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Teacher Lesson Return to "Removing the Mask"
Removing the Mask
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English Regents Practice Test:
Exploring Masculinity

• Students will take an exam in order to analyze specific writing and assess an author’s tone and style.
• Students will improve skills needed to do well on the Regents reading section: Making inferences, identifying the tone of a piece of writing, recognizing key facts and the main point in a text, understanding the purpose of individual sentences, etc.

The Regents English exam has a section that requires students to read a passage between 400 and 600 words long, and answer several multiple-choice questions.


Instructions: Before the class, make copies of the multiple-choice questions and hand them out. Next, put these directions on the board or read them slowly: “Read the story. After you complete the story, begin the multiple-choice section. Read each question and all the answers. Then choose the best option for each question.”

Answer Key: 1-4; 2-2, 3-2, 4-3, 5-2, 6-1

1. Option 4 is correct. All the other options are directly mentioned in the story as pressures faced by young men.
2. Option 2 is correct.
3. Option 2 is correct. The notion that boys should naturally excel at certain subjects in school (in the story, the author gives the examples of math, science, and engineering) is a generalization, a stereotype based on gender.
4. Option 3 is correct. The author does not indicate that he is more angry at/alienated from his father after his acting experience than before; in fact, he appears to be motivated to understand his father as a result of the experience.
5. Option 2 is correct. “Bottled up” feelings suggests someone who holds in his feelings without acknowledging and feeling them. Although Option 1 is a possibility, “bottled up feelings” is not the same as invented or manufactured feelings.
6. Option 1 is correct. Immediately following the conversation with his director, the author indicates relief when he realizes that he is not alone or strange in his struggle to understand himself.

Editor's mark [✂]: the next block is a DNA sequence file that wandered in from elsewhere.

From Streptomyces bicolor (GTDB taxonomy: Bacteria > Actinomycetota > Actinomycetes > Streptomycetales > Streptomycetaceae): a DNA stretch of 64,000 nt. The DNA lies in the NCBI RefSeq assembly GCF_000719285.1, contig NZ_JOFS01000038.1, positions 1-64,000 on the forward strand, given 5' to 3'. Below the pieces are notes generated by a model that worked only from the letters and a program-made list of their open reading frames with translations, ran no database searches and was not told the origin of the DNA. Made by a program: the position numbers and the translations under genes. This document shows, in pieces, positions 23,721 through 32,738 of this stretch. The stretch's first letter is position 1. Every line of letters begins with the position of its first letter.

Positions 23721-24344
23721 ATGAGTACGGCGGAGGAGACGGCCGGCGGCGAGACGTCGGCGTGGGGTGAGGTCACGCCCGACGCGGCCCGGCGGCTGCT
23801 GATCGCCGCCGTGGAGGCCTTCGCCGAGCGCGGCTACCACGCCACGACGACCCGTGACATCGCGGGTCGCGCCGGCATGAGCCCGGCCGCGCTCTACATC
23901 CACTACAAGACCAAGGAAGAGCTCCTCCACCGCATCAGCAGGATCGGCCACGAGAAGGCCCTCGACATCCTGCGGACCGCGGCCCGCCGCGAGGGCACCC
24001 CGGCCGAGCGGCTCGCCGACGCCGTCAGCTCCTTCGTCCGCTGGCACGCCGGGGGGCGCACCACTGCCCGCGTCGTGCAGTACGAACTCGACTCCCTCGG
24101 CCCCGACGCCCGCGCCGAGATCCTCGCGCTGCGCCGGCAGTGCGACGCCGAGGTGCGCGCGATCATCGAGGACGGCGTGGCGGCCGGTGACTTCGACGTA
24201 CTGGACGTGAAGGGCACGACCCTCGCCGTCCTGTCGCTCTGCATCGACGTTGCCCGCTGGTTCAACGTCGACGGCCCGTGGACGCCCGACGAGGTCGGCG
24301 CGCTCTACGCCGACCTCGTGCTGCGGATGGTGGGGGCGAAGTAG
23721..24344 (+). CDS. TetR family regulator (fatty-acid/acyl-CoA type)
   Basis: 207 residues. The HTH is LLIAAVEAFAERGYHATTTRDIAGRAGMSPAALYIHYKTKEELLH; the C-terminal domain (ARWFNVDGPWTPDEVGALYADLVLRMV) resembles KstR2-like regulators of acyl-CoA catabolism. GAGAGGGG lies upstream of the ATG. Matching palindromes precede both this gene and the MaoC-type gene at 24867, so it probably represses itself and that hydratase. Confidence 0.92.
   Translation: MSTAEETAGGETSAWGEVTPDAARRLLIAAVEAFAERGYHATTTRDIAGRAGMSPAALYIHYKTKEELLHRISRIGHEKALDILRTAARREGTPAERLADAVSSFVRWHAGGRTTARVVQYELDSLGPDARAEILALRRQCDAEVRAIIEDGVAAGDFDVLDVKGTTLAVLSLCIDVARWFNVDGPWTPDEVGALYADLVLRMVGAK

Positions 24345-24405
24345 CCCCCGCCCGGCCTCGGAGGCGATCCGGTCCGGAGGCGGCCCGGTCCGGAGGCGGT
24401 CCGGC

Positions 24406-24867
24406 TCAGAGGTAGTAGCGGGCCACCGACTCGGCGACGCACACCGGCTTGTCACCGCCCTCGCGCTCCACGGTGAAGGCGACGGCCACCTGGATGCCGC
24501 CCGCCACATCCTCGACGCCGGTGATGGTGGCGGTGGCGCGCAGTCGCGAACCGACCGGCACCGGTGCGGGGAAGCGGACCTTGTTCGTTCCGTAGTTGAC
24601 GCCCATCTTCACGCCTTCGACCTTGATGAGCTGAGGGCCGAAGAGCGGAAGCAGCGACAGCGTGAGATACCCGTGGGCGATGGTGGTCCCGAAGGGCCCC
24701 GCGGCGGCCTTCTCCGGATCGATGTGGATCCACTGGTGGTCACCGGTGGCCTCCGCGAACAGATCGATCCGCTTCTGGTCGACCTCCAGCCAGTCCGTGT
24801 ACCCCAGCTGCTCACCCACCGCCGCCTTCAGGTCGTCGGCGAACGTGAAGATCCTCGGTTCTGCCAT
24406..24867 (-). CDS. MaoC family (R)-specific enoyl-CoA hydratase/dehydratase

Aligned with Common Core Standards for English Language Arts 9-12

Common Core Standards for Reading:
Key Ideas and Details
RL.1 Cite strong and thorough textual evidence to support analysis of what the text says.

RL.2 Determine central ideas or themes of a text and analyze their development; summarize the key supporting details and ideas.

Craft and Structure
RL.4 Determine the meaning of words and phrases as they are used in a text, including figurative, connotative, and technical meanings; analyze the cumulative impact of specific word choices on meaning and tone (e.g., how the language of a court opinion differs from that of a newspaper).

Range of Reading and Level of Text Complexity
RL.10 Read and comprehend complex literary and informational texts independently and proficiently.

Common Core Anchor Standards for Language:
Vocabulary Acquisition and Use
L.4 Determine or clarify the meaning of unknown and multiple-meaning words and phrases based on grades 9–10 reading and content, choosing flexibly from a range of strategies.

Regents Practice Question Sheet


1) Which of the following is not something the young men in the neighborhood feel pressured to do or have in their quest to be “manly?”
1) Have facial hair
2) Have money
3) Pursue girls
4) Be emotionally open

2) In the article, the term “valiant” means:
1) Persistent
2) Courageous
3) Tough
4) Stubborn

3) The author says that he wasn’t interested in any of the subjects in school that boys were “supposed” to like. The notion that there are certain subjects that boys are supposed to like or for which they are supposed to have a special aptitude is an example of:
1) Simile.
2) Stereotype.
3) Hyperbole
4) Rhetoric.

4) Which of the following is not a result of the author’s acting experience?
1) He becomes more aware of when he is acting and when he is truly feeling his emotions.
2) He concludes that he doesn’t want to hold in his true feelings for the sake of appearing more “manly.”
3) He feels more angry and alienated from his father.
4) He concludes that he wants to be accepted for his true self, regardless of whether this fulfills traditional expectations of manhood.

5) The author states: “That person with bottled-up feelings is lost.” Considering the context in which this statement appears, which of the following best conveys the author’s meaning?
1) A person who manufactures his feelings will never know himself.
2) A person can’t understand his true feelings if he refuses to feel them.
3) Losing oneself in anger or aggression will come to no good.
4) Losing oneself in negative emotions will cause one to explode.

6) What is the predominant emotion experienced by the author after talking to his director?
1) Relief
2) Anger
3) Frustration
4) Envy

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